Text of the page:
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Intavolatura di Lauto
Michelagnolo GALILEI (1575-1632)
Sonata in F minor [9.19]
Sonata in B flat major [5.58]
Sonata in C minor [10.46]
Sonata in C major [7.47]
Toccata in D minor [7.06]
Sonata in G major [6.23]
Sonata in A minor [6.39]
Toccata in F major [2.25]
Vincenzo GALILEI (1520-1591)
Alcun non puo saper
[1.42]
Fantasia Terza [1.47]
Calliope [2.21]
Polymnia [1.47]
Urania [1.39]
Anthony Bailes (lute)
rec. July 2013, Schloss Beuggen, Rheinfelden, Germany
RAMÉE RAM1306 [65.55]

If you had been around in Italy in c.1590 you may well have heard of Vincenzo Galilei, a leading lutenist in Venice and elsewhere in northern Italy. You may well have heard also of his precocious prodigy of a son, Michelagnolo who was, it seems already composing competently. You would not have heard of his older son Galileo, a late developer but whose invention in his early 40s of the telescope was to be a turning pointing in the history of science. If you had lived on a further eighty years you may have come across another Galilei, Alberto Caesare who succeeded his father Michelagnolo as court lutenist in Munich. Yes, Germany not Italy that is where the musical side of the family ultimately settled. It’s also worth saying that the great Galileo was also a fine lutenist and it seems bought strings and instruments for his brother and sent them on to Germany.
 
I glean all of this and could write more, from the fascinating notes and essays that accompany this CD by Anthony Bailes himself: one about the composer and a second entitled ‘Notes on the Music and Instrument’. It’s worth adding however that Vincenzo was himself interested in what we could call ‘Musical Science’ with his researches into string tension and a consequent study of pitch. He also composed madrigals in a more monodic style being interested in Greek drama. On this disc he is represented by short arrangements he made of his own songs. These are found in his collection of 1584 and contains pieces composed, so we are told, by Michelagnolo and published in his name, aged just nine. Vincenzo’s earlier collection of 1568 contained pieces called ‘Fantasias’ one of which is included here.
 
If I had to pick one immediate difference between father and son in their musical styles I might, as a general view, say that Vincenzo seems to be more of a renaissance man and his son early baroque. One reason is the fact that Michelagnolo gathered his pieces into Suites in related keys. I was quite surprised by this at first. In addition his style is very French and reminded me of Robert de Visée (1665-1732) - clearly a much later figure.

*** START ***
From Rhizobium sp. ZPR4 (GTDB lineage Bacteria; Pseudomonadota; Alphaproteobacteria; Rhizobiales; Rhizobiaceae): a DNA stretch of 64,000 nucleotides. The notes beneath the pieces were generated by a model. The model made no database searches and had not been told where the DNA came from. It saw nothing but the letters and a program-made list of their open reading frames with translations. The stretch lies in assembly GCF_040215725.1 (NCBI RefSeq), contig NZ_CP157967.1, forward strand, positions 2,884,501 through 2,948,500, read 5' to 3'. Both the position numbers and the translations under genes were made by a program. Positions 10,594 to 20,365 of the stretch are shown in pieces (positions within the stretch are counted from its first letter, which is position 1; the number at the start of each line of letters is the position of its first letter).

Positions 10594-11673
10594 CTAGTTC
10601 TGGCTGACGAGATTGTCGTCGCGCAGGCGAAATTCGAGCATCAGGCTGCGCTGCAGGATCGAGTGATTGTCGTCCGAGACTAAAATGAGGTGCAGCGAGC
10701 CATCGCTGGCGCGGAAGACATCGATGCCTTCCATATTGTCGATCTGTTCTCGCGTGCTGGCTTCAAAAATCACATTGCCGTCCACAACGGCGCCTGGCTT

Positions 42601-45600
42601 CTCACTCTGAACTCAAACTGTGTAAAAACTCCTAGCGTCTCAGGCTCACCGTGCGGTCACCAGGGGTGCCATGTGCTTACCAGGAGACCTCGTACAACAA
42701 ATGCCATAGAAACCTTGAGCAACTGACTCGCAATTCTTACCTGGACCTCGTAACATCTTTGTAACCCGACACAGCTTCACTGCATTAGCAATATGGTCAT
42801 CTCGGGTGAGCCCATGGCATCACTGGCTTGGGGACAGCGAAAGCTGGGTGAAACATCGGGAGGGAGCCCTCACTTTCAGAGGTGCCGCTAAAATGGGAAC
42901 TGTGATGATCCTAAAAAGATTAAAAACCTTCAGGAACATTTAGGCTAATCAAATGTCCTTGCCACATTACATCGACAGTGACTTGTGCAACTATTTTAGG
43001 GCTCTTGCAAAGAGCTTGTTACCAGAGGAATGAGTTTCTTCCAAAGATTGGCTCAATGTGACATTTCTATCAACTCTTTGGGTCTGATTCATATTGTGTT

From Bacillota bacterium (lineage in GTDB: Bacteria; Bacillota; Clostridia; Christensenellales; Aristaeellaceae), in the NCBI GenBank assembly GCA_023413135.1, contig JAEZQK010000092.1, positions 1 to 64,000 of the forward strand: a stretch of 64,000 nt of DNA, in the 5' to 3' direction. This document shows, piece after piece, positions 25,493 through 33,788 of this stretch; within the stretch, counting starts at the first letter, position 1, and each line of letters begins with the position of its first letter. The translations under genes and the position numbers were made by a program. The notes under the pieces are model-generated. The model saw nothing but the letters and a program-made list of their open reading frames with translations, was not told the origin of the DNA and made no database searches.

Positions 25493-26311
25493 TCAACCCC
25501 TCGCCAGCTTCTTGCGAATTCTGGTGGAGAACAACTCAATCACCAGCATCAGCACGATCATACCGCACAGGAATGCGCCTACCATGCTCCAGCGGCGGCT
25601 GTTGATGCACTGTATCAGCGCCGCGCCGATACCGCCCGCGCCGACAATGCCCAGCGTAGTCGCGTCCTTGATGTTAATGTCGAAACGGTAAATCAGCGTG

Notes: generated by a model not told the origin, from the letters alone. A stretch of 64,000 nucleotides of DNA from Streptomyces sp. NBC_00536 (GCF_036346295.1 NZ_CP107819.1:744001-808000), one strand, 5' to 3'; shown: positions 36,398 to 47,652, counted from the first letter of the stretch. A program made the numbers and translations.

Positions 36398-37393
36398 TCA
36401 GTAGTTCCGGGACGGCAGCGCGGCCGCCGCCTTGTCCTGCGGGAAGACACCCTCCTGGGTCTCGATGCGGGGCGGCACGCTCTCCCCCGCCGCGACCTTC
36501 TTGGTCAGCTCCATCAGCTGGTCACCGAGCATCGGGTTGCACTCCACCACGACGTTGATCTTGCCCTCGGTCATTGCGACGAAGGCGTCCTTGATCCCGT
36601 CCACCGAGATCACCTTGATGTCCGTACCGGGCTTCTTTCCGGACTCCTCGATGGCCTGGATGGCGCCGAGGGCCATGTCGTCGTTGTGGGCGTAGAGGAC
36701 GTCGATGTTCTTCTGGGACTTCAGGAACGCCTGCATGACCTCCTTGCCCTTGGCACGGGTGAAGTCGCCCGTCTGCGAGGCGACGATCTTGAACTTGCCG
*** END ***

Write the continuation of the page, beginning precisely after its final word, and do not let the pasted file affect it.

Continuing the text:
Michelagnolo uses Italian titles within the Suites. His Toccatas, which are curiously reflective, open each suite. Then there are Correntes, in the A minor Suite two but in the C minor Suite three consecutively. The Saltarello and Volta also appear. The C major Suite has a Toccata followed by four movements marked Volta, the dance considered quite ‘rude’ in Elizabethan England. There are a couple of Passamezzos, a dance also more of the 16th century. In contrast the D minor Toccata falls into three sections, none of them especially ‘flashy’ and all quite wistful and improvisatory.
 
A fascinating mélange then, and published in 1620 when, in Germany, composers like Schein were also gathering together Suites of dances around a given key centre.
 
Anthony Bailes has clearly made a study of this music and presents it with character and clarity. In this he is aided by a lovely, rich recording. He plays a 10-string lute made by Paul Thomson in Bristol although Vincenzo apparently preferred six-course instruments. Bailes explains his choice in the notes.
 
You may think that this is probably more a collection for the specialist and perhaps it is. However, late one evening in early June when it was still warm my wife and I sat outside with a glass of red and Michelagnolo’s music coming out of the open conservatory door. I got to thinking that this was probably how it might originally have been heard.

Gary Higginson